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HIS3220 : British Foreign Policy since Suez

  • Offered for Year: 2024/25
  • Module Leader(s): Dr Martin Farr
  • Owning School: History, Classics and Archaeology
  • Teaching Location: Newcastle City Campus
  • Capacity limit: 40 student places

Your programme is made up of credits, the total differs on programme to programme.

Semester 1 Credit Value: 20
ECTS Credits: 10.0
European Credit Transfer System


This module analysis British foreign policy since the Suez Crisis of 1956.

The module aims to explain British foreign policy since the Suez crisis of 1956, after which point Britain’s reduced global status was finally undeniable, and the country was infamously accused of having “lost an empire, but not yet found a role”. It considers Churchill’s conception of Britain at the centre of three concentric circles – the US, Europe, and Commonwealth – and the determinants of foreign policy, both external and internal. Case studies - often ongoing - will serve as a means of assessing whether British foreign policy was tied to coherent national interests, or was prone to “delusions of grandeur".

Continues through until the present (including events that have yet to take place), such as Britain's response to the Russian invasion of Ukraine, the AUKUS treaty with the US and Australia, the October 2023 crisis in Gaza, and the general election of 2024.

Outline Of Syllabus

The following is a guide to the topics covered; actual topics may differ from those listed: the UK-US ‘special relationship’; European integration and disintegration; decolonisation; ‘East of Suez’; the Cold War; the Falklands; Gulf War; Iraq; ‘Liberal Interventionism’; aid and overseas development; the Foreign Office and central government. Students will be able to choose what to write about for the module assessment.

Teaching Methods

Teaching Activities
Category Activity Number Length Student Hours Comment
Scheduled Learning And Teaching ActivitiesLecture111:0011:00N/A
Scheduled Learning And Teaching ActivitiesSmall group teaching112:0022:00N/A
Guided Independent StudyIndependent study1671:00167:00N/A
Teaching Rationale And Relationship

Independent learning and wide and varied reading are at the heart of this module.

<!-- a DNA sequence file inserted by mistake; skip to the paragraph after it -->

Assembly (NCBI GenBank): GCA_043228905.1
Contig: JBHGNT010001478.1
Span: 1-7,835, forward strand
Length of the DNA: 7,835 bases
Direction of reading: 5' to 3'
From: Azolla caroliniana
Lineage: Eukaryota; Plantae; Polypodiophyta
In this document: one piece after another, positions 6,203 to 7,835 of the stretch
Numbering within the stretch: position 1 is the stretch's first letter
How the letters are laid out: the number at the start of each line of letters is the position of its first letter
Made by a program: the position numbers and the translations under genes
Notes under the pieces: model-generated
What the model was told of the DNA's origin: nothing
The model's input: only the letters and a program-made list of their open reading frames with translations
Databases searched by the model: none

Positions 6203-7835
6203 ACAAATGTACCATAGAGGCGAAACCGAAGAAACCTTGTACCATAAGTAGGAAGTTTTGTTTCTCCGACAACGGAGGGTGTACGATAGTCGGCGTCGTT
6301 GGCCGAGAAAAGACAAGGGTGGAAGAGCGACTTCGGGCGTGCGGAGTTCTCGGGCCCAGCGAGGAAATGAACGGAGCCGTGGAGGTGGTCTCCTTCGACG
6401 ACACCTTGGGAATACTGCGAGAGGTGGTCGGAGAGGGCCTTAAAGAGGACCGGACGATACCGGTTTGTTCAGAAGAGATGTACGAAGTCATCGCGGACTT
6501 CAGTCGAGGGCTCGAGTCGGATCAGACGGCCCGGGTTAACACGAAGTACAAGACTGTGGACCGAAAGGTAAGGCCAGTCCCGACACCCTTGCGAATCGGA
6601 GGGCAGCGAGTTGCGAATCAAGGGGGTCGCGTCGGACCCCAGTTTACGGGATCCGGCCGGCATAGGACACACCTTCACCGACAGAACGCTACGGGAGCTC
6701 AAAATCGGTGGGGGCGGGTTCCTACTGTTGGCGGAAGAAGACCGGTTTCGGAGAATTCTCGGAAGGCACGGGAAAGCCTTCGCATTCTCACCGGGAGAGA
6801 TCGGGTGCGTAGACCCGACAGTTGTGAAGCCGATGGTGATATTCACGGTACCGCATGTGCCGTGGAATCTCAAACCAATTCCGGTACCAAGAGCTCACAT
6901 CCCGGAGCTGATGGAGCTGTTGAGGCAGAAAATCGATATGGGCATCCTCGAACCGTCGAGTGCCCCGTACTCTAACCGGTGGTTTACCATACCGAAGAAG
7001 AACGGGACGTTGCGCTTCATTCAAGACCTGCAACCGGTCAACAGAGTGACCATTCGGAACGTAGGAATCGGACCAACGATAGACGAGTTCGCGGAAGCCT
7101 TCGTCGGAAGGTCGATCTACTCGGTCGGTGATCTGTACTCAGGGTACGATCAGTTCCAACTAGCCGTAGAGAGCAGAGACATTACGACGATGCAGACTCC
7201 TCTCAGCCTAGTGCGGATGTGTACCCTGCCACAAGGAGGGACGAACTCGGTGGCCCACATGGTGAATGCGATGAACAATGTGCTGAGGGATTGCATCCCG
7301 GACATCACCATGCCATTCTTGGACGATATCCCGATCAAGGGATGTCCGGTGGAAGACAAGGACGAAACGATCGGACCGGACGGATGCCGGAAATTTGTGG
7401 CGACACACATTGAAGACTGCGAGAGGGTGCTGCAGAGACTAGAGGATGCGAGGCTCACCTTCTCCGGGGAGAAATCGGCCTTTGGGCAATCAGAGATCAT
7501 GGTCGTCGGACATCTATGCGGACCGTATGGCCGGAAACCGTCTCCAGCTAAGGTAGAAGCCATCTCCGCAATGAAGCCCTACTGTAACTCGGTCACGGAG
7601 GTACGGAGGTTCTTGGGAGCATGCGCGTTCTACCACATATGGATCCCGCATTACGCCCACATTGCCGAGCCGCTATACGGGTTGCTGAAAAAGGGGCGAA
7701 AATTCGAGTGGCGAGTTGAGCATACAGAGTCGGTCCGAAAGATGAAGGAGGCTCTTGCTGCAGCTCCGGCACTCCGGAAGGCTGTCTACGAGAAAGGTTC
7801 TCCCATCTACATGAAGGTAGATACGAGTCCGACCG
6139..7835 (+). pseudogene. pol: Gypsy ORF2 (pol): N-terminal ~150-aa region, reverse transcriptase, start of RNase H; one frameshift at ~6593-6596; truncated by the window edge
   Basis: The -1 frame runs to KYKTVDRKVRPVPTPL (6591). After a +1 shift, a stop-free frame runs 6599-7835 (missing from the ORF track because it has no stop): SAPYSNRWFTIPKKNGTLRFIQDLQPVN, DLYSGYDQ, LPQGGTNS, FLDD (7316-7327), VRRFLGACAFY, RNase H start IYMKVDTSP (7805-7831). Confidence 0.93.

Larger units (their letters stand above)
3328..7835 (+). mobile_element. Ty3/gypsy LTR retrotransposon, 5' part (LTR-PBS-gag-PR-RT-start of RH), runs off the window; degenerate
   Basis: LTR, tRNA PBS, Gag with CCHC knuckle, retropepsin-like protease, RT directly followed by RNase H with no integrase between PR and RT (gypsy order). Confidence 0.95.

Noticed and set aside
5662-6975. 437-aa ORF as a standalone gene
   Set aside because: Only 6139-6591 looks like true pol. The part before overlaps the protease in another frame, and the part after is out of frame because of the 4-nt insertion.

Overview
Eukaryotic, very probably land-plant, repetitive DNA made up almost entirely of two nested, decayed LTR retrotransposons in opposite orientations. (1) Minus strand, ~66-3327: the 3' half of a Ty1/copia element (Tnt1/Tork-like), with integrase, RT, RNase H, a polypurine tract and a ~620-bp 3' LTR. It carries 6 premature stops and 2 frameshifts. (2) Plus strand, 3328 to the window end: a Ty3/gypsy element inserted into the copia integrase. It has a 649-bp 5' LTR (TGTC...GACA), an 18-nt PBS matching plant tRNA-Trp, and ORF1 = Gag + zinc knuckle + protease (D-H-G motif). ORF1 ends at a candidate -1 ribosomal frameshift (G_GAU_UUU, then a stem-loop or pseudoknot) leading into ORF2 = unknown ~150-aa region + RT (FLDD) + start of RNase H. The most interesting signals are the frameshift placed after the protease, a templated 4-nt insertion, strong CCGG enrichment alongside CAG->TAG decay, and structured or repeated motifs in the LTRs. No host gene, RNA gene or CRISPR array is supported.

For Seminars and Lectures, students are expected to develop critical reading and note-taking in an independent and effective manner. A significant part of the teaching will test the development of primary source analysis with an emphasis on contemporary history, and ongoing events.

Lectures will introduce student to the broader historical sense and seminars will develop this with an emphasis on contemporary events.

Assessment Methods

The format of resits will be determined by the Board of Examiners

Other Assessment
Description Semester When Set Percentage Comment
Essay1M201000 word essay - Feedback prepare for essay 2.
Essay1A803000 word research essay
Assessment Rationale And Relationship

Submitted work during the delivery of the module forms a means of determining student progress. The essays test knowledge outcomes and develop skills in research, reading and writing.

Essay 1 will provide an opportunity for students to master the norms and vocabulary of foreign policy. Feedback will assist in the writing of the research essay.

Research essay will provide scope to analyse in depth a subject of interest to the student.

Students can choose freely between a wide range of subjects and questions.

Study-abroad, non-Erasmus exchange and Loyola students spending semester 1 only are required to finish their assessment while in Newcastle. Where an exam is present, an alternative form of assessment will be set and where coursework is present, an alternative deadline will be set. Details of the alternative assessment will be provided by the module leader.

Reading Lists